Rarely does a newspaper story get the kind of response that The New York Times front-page exposé of wage-theft at nail salons prompted this spring.... But was it true? [more inside]
"After surviving one of the most high-profile and long-running school sex abuse scandals in history, a group of 32 men and women banded together to seek solace and justice — only to find that public outrage, a star attorney, and overwhelming evidence are no match for a legal process stacked against even the most privileged or traumatized." - Sam Roudman
Why Is It So Hard to Get a Great Bagel in California? [New York Times] San Francisco bakeries have tried and tried again to replicate the chewy, crusty perfection of New York’s specialty. They are still trying. [more inside]
Joe Gould died well over half a century ago after having been gone from his haunts in Greenwich for half a decade. He had been a fixture in the Village for decades, friend to famous writers and artists, living in penury while saying he was working on a massively long work called Oral History of Our Time (coining the term [pdf] "oral history" in the process) from which only a few short pieces were ever published. In the 40s he became famous thanks to a profile called "Professor Sea Gull" written by star New Yorker writer Joseph Mitchell. After Gould's death, Mitchell wrote another profile in 1964, "Joe Gould's Secret", where Mitchell said that the Oral History only existed in Gould's mind. After that article, Mitchell never published again in his lifetime despite being on The New Yorker's staff until his death in 1996. Since then, various further secrets have been unearthed about Gould, diaries from the 40s, the identity of Gould's mysterious patron, and now New Yorker writer Jill Lepore has written about Gould's whereabouts in the last years in his life, and much else, in a sad profile called Joe Gould's Teeth. [Joe Gould previously]
In May, the New York City Council passed the "School Diversity Accountability Act", which requires the city to "provide detailed demographic data & steps it is taking to advance diversity in NYC schools" and Resolution 453, which calls on the NYC Department of Education to establish diversity as a priority in admissions, zoning, and other decision-making processes. Education advocates are re-drawing district maps, and creating experiments which "range from developing specific diversity quotas for individual schools to redrawing school district lines to better reflect racial and economic diversity." [more inside]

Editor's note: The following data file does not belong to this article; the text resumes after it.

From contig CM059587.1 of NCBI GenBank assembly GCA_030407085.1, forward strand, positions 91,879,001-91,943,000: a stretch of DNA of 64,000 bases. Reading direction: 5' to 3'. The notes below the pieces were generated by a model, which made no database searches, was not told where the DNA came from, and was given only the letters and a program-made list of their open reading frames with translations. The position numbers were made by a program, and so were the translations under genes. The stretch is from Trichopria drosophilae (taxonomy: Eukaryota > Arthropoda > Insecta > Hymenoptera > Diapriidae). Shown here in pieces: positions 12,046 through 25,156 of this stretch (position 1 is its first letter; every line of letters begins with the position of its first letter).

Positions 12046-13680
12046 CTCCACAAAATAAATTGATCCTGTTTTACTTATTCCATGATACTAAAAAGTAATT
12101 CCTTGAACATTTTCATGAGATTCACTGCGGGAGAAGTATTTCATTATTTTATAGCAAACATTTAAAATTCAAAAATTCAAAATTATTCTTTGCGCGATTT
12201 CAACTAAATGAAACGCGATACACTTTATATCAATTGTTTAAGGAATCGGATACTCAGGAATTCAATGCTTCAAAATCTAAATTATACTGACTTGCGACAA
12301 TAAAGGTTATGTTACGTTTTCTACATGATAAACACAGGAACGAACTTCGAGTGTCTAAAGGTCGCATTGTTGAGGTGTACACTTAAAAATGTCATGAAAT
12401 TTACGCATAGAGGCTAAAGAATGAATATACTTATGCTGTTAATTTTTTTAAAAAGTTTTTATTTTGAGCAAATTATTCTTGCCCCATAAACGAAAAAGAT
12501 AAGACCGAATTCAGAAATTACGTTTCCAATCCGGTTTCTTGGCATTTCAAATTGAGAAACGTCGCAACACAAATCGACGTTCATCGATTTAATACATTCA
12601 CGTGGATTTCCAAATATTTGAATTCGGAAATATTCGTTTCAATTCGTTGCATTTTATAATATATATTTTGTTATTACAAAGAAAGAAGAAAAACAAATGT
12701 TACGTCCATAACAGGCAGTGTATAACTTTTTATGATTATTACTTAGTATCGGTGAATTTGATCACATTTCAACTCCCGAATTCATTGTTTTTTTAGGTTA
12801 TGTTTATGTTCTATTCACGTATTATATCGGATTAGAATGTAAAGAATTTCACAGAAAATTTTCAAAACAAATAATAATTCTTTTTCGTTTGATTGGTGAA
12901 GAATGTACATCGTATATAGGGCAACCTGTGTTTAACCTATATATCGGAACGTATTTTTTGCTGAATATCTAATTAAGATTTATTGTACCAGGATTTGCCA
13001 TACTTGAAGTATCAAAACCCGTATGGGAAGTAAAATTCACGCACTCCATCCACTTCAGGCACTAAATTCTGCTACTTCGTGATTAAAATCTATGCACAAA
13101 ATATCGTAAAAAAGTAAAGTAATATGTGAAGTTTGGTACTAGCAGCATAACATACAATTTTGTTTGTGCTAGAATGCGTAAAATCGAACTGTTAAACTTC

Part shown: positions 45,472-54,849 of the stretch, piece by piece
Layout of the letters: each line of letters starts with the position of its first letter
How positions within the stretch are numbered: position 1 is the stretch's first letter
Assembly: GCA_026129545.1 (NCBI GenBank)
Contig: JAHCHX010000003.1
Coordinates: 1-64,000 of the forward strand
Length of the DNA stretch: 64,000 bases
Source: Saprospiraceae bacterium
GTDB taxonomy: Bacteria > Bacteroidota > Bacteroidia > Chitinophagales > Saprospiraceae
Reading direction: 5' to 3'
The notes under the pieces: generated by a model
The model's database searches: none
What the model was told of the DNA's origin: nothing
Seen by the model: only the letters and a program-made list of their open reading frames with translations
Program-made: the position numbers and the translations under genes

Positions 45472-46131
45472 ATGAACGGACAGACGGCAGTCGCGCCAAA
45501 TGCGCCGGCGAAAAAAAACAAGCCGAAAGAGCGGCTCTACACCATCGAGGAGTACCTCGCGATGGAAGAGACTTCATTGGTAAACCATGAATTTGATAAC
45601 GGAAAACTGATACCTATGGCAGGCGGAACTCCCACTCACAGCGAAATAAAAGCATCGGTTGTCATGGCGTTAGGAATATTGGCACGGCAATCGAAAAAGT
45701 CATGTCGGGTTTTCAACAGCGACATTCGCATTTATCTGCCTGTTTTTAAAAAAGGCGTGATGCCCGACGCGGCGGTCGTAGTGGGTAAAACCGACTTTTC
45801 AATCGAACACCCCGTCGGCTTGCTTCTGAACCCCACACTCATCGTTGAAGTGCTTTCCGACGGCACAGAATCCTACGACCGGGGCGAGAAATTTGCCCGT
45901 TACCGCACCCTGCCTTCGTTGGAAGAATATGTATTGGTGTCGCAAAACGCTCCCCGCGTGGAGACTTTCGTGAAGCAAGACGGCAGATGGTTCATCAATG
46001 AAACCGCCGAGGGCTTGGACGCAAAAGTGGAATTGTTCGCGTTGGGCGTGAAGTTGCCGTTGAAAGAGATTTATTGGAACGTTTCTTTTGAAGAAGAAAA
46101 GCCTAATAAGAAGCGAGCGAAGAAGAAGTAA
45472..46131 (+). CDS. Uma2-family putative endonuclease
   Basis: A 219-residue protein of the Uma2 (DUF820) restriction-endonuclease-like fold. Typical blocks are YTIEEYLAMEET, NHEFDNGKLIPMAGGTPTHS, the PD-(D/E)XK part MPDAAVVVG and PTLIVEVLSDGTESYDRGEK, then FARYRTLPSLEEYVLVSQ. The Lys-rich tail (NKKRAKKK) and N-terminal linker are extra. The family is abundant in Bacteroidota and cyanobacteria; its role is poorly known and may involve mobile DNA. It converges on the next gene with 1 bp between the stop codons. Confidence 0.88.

Fighting to Bring Women in History to Central Park [New York Times]
For Myriam Miedzian, a former philosophy professor who lives on the Upper East Side of Manhattan, the need to correct the gender imbalance is obvious. She cites as evidence a bronze equestrian statue of King Jagiello near her home. “What is a 14th-century Polish king doing in Central Park?” she said.
"The thing I find very exciting is waiting for the subway train and sometimes you'll get a glorious one that arrives decorated like a birthday cake!" Watching My Name Go By is a short 1976 BBC documentary about graffiti, artists, and graffiti artists in New York City. The film is based on Norman Mailer's 1974 essay for Esquire magazine, "The Faith of Grafitti." [via]
The NYPD uniform is as iconic as it is polarizing. Wearing it makes me a target for both praise and censure—neither of which I, in most cases, did anything to deserve. My character becomes a many-sided die, the cast contingent on the preconceptions and experiences of whoever is looking. With each person I encounter I wonder how it’s going to be: Am I an oaf? A hero? A pawn? A tyrant?An anonymous female NYPD officer reflects on what it's like to wear the blue.
The little-known story behind a pair of young newlyweds in post–World War II Manhattan who launched the era of the supermodel.
But as the city transformed into an exceedingly safe and exceedingly expensive place to live over the past two decades, it’s not only the crime and the pervasive decay that have fallen away, but the close proximity, creating a social commute that echoes and exacerbates a work commute that, at more than six hours a week, is the longest in the nation. People have always traveled to see their friends, of course, but rarely has it been so frequent or far to qualify as a commuteThe Social Commute: How the Big Schlep Is Changing the Way New Yorkers Live
Building the Moroccan Court at the Metropolitan Museum of Art [slyt, 17m44s] "In 2011, The Metropolitan Museum of Art opened the New Galleries for the Art of the Arab Lands, Turkey, Iran, Central Asia, and Later South Asia, which house the Museum's renowned collection of Islamic art. A vital part of the installation was the Patti Cadby Birch Court, a Moroccan court built by a team of experts—from curators and historians to designers and craftsmen—over many months.... This video documents a marvelous journey from Fez to New York, and the creation of a twenty-first-century court using traditional fifteenth-century methods."
Eavesdropping on the population has revealed many saying “I’m not doing anything wrong so who cares if the NSA tracks what I say and do?”[more inside]
Citizens don’t seem to mind this monitoring, so we’re hiding recorders in public places in hopes of gathering information to help win the war on terror. We've started with NYC as a pilot program, but hope to roll the initiative out all across The Homeland.